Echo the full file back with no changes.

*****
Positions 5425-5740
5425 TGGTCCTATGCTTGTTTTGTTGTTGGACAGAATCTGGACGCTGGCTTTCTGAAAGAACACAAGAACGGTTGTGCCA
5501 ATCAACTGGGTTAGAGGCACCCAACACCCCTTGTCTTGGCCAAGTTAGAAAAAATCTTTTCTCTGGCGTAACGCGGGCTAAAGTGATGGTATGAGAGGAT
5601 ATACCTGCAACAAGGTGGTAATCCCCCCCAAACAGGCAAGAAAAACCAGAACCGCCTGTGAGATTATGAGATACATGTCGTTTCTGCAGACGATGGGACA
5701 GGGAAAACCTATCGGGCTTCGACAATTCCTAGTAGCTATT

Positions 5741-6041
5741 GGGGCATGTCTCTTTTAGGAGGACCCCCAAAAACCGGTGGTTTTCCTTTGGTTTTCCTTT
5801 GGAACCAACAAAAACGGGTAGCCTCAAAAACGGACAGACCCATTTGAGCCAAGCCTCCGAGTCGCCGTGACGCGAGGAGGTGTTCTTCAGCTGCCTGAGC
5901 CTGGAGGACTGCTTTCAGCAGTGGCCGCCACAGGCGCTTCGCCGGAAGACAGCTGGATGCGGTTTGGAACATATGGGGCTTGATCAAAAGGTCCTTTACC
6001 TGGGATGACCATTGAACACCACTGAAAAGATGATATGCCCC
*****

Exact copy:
Positions 5425-5740
5425 TGGTCCTATGCTTGTTTTGTTGTTGGACAGAATCTGGACGCTGGCTTTCTGAAAGAACACAAGAACGGTTGTGCCA
5501 ATCAACTGGGTTAGAGGCACCCAACACCCCTTGTCTTGGCCAAGTTAGAAAAAATCTTTTCTCTGGCGTAACGCGGGCTAAAGTGATGGTATGAGAGGAT
5601 ATACCTGCAACAAGGTGGTAATCCCCCCCAAACAGGCAAGAAAAACCAGAACCGCCTGTGAGATTATGAGATACATGTCGTTTCTGCAGACGATGGGACA
5701 GGGAAAACCTATCGGGCTTCGACAATTCCTAGTAGCTATT

Positions 5741-6041
5741 GGGGCATGTCTCTTTTAGGAGGACCCCCAAAAACCGGTGGTTTTCCTTTGGTTTTCCTTT
5801 GGAACCAACAAAAACGGGTAGCCTCAAAAACGGACAGACCCATTTGAGCCAAGCCTCCGAGTCGCCGTGACGCGAGGAGGTGTTCTTCAGCTGCCTGAGC
5901 CTGGAGGACTGCTTTCAGCAGTGGCCGCCACAGGCGCTTCGCCGGAAGACAGCTGGATGCGGTTTGGAACATATGGGGCTTGATCAAAAGGTCCTTTACC
6001 TGGGATGACCATTGAACACCACTGAAAAGATGATATGCCCC